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Home Theatre: The School Nurse Files - Delightfully droll and immensely inventive K-drama- Cinema express

Home Theatre: The School Nurse Files - Delightfully droll and immensely inventive K-drama

A fortnightly column that focuses on notable content available on the streaming platforms around you, and this week, it's The School Nurse Files, streaming on Netflix

Published: 30th September 2020

Netflix Originals aren't always, well, original. The streamer's approach seems to favour quantity over quality and a good chunk of the offerings tends to be, in my experience, safe and somewhat ordinary. Their new South Korean mini-series The School Nurse Files, however, is a far cry from safe and ordinary. It's one of the most delightfully novel shows to have graced their catalogue. Based on the award-winning novel School Nurse Ahn Eun-young by Chung Serang — and written by the author herself in association with director Lee Kyoung-mi — the six-episode fantasy series is centred on the titular school nurse Ahn Eun-young (a fabulous Jung Yu-mi) who can see things others can't. Eun-young calls these things jellies and describes them as the traces left behind by people's desires. In effect, they are physical manifestations of emotions. Sometimes jellies linger even after a person is dead, she tells us. So, in effect, she can see dead people. But Eun-young is nothing like Haley Joel Osment in The Sixth Sense. She's a self-appointed superhero of sorts who quietly goes about saving people, armed with a toy sword and a BB gun. 

As you'd expect with a premise like that, there's a lot of humour on offer and a healthy dose of quirkiness too (special shout out to those ducks). But the show manages to not go overboard with it. A character like Eun-young could have easily turned into a caricature — I mean, here's a woman who goes around attacking invisible monsters with a lit-up toy sword. The wonderful thing about The School Nurse Files is how Eun-young's character is treated and developed over the course of the series. We first meet her as a child, confused and scared of her special power, and quickly jump ahead to her as the grown-up whimsical school nurse. It's only quite late in the series that we learn how that transformation occurred and it's surprisingly moving. Jung does a brilliant job of balancing the manic energy of Eun-young with her inherent goodness and humanity.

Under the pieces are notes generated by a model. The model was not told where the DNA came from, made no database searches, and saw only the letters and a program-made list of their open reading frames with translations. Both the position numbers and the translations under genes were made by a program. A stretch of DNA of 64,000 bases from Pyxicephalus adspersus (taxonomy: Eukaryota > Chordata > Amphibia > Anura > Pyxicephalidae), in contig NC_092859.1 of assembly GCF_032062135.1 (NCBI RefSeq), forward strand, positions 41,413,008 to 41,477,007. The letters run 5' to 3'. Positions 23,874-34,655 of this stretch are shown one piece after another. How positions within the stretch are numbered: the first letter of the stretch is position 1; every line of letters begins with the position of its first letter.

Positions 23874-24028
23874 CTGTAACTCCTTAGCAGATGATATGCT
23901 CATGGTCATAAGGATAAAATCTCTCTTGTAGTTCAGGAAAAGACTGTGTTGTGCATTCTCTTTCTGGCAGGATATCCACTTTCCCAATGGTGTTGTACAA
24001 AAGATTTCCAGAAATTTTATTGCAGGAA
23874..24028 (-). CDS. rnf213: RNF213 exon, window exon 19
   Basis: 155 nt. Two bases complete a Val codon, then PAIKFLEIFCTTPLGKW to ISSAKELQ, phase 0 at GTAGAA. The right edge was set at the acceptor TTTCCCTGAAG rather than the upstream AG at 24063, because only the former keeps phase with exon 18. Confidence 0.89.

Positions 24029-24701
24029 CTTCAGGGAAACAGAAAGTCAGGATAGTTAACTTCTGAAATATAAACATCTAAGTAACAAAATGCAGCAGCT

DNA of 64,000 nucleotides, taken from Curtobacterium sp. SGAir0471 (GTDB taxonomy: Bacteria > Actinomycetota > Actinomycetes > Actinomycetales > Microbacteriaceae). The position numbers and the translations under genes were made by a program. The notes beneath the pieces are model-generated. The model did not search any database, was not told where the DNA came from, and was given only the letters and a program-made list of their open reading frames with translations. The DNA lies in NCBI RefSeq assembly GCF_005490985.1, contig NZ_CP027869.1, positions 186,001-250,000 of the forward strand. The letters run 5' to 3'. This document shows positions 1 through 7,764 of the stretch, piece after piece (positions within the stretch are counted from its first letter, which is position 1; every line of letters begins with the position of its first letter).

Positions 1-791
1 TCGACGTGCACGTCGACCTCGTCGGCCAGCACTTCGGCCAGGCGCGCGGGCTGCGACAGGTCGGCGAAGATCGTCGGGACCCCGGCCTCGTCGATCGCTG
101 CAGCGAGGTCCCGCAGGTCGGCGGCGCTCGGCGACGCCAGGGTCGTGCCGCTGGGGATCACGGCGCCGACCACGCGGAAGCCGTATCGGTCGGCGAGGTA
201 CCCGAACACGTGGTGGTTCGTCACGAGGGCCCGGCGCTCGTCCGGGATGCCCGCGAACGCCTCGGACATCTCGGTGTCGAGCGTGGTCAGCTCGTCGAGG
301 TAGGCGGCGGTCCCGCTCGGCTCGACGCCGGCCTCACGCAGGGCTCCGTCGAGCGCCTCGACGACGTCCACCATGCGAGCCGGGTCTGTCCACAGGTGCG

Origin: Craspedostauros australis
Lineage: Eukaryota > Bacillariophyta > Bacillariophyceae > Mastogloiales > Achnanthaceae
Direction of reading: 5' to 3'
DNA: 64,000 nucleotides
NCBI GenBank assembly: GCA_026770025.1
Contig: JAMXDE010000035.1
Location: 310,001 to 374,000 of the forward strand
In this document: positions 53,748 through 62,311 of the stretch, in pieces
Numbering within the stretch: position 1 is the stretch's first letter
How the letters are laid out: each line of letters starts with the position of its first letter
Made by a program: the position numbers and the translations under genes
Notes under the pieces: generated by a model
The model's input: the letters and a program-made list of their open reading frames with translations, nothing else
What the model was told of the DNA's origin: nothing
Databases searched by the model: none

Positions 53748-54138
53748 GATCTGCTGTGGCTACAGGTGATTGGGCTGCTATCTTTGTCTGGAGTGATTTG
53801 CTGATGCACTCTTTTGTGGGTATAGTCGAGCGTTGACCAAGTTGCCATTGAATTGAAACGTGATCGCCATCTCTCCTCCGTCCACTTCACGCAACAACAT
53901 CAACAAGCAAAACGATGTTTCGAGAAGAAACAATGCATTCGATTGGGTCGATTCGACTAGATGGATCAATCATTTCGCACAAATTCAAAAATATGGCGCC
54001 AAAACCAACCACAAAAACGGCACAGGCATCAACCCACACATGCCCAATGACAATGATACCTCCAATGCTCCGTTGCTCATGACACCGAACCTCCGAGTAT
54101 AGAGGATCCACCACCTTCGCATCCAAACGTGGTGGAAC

The same can be said for the way Lee Kyoung-mi deftly steers the series from the deliriously fun and fantastic early episodes to the thought-provoking and touching later ones. The arcs of the mite-eater Baek Hye-min and Eun-young's childhood friend Kim Kang-sun are so affecting, it's hard to believe we're watching the same show that had us laughing at Eun-young trying to play off her monster-fighting as Zumba. Episode five, in particular, hits hard. Eun-young wants to help Hye-min live past 20 (the age at which the mite-eater always dies). The latter asks, "Is it nice to grow old?" When Eun-young replies with decided negative, Hye-min questions why she is suggesting it for her then. It's a good question. This episode also contains the aforementioned glimpse into the transformation of Eun-young's character from the brooding child to the weird and wonderful adult. 

So, we've got comedy, fantasy and drama, but how can you have a K-drama without romance? The School Nurse Files has its share of that too, but again in its own special way. Eun-young's romantic interest and partner-in-crime-fighting is Chinese Characters teacher Hong In-pyo, who has a special aura around him that protects him from harm. In-pyo can also recharge Eun-young by holding her hand — sparks literally fly when the two touch. But the romance is understated and remains as a sort of romantic tension throughout. It's refreshing this way and the little hints we get of it (Eun-young's expressions of jealousy, for instance) are the more adorable for it. 

Also refreshing is the choice to write Hong In-pyo as someone with a disability without leaning hard on that aspect to draw sympathy for his character. Eun-young only mentions in passing how it is odd to see someone like him (with the protective aura) with an injury like that. In-pyo, on the other hand, is drawn to Eun-young not despite her eccentricity but because of it. "I find being normal boring," he tells her. "Unless it's something bad, it's better to be weird than ordinary." 

I quite agree with In-pyo. And that applies to TV shows as well as people. It's not without its flaws (the villains' angle is a bit muddled), but if you want to see a Netflix Original that is truly original, and would rather watch something weird than ordinary, The School Nurse Files is the series for you.

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